Our team has lots of great ideas - and we're willing to share
As a former news reporter who once worked in a high-stress, fast-paced, you-better-not-get-scooped environment, I sometimes laugh (just a little) at the deadlines I face as a travel content director these days. “We need a story on the best five best craft breweries in the state,” a client might say, “and we need it within the next month!”
Are you kidding me with this? I used to research, report and write multiple stories every day – sometimes in as little as 15 minutes, just to make sure we made the next press run and “got the story” before anyone else.
And while the constant buzz of that newsroom seems worlds away now, some of the basic lessons journalism taught me still very much apply in the world of travel marketing. So when your own content needs seem overwhelming, remember these four key takeaways from the world of “old school” journalism that still resonate today.
1. Hustle to Get the Story
You may not fear competition in your own area to tell your stories because, well, they’re yours. (Why would some other destination want to talk about great things to do in your town?) But don’t forget, they are also
Recently, during a rogue “cold snap” here on the Gulf Coast, we were talking about our favorite cold weather indulgences. Among some common fan favorites (hot chocolate! cozy sweaters!), one of us mentioned a recent adventure making Beouf Bourguignon; a rich French stew and proverbial marathon of cooking with umpteen ingredients and preparation styles that would consume the better part of a Sunday afternoon. It occurred to us, while neatly slicing the mushrooms, that video pre-production is a heck of a lot like cooking. Stay with us here.
Much in the same way that the details of preparing the meal are essential to the end product, preparing for a shoot operates much in the same fashion. The finesse taken to extract the desired flavors out of your ingredients is the same attention to detail that’s required in planning: burning the pearl onions will ruin your stew, just like forgetting to obtain a permit may ruin your shoot! Ok, enough cooking metaphors, here’s the video team’s recipe for perfectly planning a video shoot.
Planning Your Meal – Never Overlook the Importance of Time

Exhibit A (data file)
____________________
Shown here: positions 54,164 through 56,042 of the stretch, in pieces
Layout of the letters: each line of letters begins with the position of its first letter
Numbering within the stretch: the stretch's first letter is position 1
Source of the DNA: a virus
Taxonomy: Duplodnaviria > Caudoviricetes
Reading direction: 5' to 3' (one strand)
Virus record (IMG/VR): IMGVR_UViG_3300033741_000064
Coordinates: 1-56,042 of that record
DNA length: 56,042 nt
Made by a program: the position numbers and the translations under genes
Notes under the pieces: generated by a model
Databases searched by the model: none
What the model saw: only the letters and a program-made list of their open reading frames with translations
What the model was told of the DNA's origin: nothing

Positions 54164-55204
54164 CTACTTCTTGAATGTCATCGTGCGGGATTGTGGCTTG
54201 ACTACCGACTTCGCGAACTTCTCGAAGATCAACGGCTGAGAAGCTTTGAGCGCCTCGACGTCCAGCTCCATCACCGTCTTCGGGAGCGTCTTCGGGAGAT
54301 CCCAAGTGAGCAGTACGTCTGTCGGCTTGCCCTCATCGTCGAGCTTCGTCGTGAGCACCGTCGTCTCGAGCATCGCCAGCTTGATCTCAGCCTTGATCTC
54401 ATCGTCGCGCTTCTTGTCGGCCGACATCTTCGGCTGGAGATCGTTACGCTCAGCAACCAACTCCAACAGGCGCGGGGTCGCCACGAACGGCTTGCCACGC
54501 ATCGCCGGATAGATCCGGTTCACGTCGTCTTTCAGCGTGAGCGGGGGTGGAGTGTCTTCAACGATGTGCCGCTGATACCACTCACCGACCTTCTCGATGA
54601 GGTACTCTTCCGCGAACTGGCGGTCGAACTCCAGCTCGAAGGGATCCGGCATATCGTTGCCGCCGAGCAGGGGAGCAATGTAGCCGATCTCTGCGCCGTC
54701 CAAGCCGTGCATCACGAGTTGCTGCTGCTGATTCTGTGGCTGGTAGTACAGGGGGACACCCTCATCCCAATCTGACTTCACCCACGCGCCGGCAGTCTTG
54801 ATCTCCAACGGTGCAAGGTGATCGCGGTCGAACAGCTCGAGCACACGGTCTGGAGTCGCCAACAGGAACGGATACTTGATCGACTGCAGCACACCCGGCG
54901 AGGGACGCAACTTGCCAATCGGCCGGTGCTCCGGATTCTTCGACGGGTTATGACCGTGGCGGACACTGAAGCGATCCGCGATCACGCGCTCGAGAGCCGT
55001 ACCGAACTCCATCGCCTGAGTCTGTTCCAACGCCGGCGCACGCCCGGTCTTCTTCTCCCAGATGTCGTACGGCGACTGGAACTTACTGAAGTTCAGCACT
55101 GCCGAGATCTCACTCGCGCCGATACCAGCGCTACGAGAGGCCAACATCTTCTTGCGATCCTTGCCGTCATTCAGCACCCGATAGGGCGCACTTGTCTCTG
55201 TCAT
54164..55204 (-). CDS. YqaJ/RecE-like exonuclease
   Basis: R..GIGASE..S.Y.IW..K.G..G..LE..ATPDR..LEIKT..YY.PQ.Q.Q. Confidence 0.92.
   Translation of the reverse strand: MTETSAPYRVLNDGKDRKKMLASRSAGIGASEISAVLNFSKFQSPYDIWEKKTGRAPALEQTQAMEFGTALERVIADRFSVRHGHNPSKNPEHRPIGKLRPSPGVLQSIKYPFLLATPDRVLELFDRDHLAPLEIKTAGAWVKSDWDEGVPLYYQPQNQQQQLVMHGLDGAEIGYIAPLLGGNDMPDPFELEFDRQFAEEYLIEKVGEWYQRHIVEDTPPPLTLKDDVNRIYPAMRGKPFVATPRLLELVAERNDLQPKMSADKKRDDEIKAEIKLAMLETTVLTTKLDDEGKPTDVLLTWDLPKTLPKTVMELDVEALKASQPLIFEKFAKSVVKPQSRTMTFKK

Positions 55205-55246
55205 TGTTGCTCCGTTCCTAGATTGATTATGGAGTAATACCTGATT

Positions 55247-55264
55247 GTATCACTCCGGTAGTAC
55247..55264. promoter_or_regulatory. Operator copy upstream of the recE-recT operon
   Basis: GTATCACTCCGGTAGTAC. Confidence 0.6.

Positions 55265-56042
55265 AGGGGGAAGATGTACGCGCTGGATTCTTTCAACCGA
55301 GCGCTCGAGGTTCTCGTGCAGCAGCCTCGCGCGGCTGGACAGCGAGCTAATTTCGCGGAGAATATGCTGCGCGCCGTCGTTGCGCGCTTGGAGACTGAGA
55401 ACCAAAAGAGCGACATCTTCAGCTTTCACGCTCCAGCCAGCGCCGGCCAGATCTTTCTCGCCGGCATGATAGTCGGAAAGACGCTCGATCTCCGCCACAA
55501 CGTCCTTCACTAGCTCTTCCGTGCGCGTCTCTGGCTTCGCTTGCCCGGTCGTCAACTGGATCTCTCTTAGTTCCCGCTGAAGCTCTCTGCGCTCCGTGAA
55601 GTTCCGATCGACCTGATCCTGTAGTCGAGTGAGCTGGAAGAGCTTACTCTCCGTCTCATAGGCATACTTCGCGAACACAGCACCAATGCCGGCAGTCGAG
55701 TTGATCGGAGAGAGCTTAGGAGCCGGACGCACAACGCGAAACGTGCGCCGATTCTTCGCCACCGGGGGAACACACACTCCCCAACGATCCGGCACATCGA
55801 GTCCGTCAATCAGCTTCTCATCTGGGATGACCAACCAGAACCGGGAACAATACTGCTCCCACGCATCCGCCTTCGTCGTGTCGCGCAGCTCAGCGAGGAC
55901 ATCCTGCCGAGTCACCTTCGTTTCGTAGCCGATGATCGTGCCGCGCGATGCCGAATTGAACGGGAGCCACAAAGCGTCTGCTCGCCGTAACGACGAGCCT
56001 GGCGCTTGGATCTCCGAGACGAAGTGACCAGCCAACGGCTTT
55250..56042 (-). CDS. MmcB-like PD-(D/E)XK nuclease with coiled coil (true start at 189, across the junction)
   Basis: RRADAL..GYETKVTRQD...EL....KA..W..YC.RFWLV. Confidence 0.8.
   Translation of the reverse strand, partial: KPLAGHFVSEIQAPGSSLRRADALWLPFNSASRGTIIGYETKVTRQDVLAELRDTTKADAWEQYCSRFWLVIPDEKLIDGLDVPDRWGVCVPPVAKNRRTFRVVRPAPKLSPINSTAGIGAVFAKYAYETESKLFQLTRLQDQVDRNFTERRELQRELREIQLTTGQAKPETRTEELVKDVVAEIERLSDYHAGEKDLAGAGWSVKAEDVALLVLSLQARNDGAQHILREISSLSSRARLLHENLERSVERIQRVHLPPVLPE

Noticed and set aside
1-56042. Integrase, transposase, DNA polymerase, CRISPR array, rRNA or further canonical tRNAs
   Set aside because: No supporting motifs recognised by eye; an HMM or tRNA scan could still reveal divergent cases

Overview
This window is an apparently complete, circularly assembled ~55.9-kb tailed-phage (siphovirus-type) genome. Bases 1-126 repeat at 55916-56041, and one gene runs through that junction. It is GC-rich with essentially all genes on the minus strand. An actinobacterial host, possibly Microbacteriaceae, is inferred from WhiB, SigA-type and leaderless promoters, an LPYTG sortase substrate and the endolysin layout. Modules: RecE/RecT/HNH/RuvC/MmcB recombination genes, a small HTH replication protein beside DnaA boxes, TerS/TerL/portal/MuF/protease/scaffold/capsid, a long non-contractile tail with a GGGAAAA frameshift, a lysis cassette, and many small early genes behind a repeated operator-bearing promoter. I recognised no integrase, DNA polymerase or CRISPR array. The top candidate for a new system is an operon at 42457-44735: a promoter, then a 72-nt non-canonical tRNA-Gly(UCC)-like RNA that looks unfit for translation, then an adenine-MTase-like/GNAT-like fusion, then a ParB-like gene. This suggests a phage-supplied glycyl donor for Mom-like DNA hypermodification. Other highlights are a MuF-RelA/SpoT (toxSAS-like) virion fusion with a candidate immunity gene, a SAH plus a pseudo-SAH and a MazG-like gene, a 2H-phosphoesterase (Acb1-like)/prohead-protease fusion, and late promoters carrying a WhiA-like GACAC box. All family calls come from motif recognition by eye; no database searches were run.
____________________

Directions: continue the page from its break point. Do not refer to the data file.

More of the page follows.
Julia Child once famously said in
Kilauea volcano has been the main attraction on Hawaii Island (a.k.a. the Big Island) for the past 33 years, and has always fascinated me. Of course, it has been around for a couple hundred thousand years, but it didn’t really start getting media attention until the early 1980s.
I’ve visited it several times, but until last week I had never witnessed the lava actually pouring into the Pacific. We had been above it in a chopper on a no-flow day. We had hiked to the bottom of it on a trail that could be called the mouth of the Earth . . . two incredible vantage points for sure, but nothing like the show we saw on our recent visit.
To get to the point where Kilauea is adding acreage to planet Earth, you need to walk or bike four miles atop a crushed gravel road from the historic fishing village of Kalapana. Sadly, this is the town mostly destroyed by Pele’s wrath over the past three decades. All those images you may have seen
Our culture has an insatiable appetite for storytelling. With more streaming platforms like Netflix, Amazon Prime, Hulu and Seeso emerging with original programming, hundreds of channels featured on cable TV, and serials now offered via podcast, people are more plugged into storytelling than ever before.
If you want users to take a break from binge watching and engage with your content, you need to feed their hunger for narratives. Here are seven tips from screenwriting to help better tell a story with your destination marketing:
#1: You Have Less Than 8 Seconds to Grab Your Audience’s Attention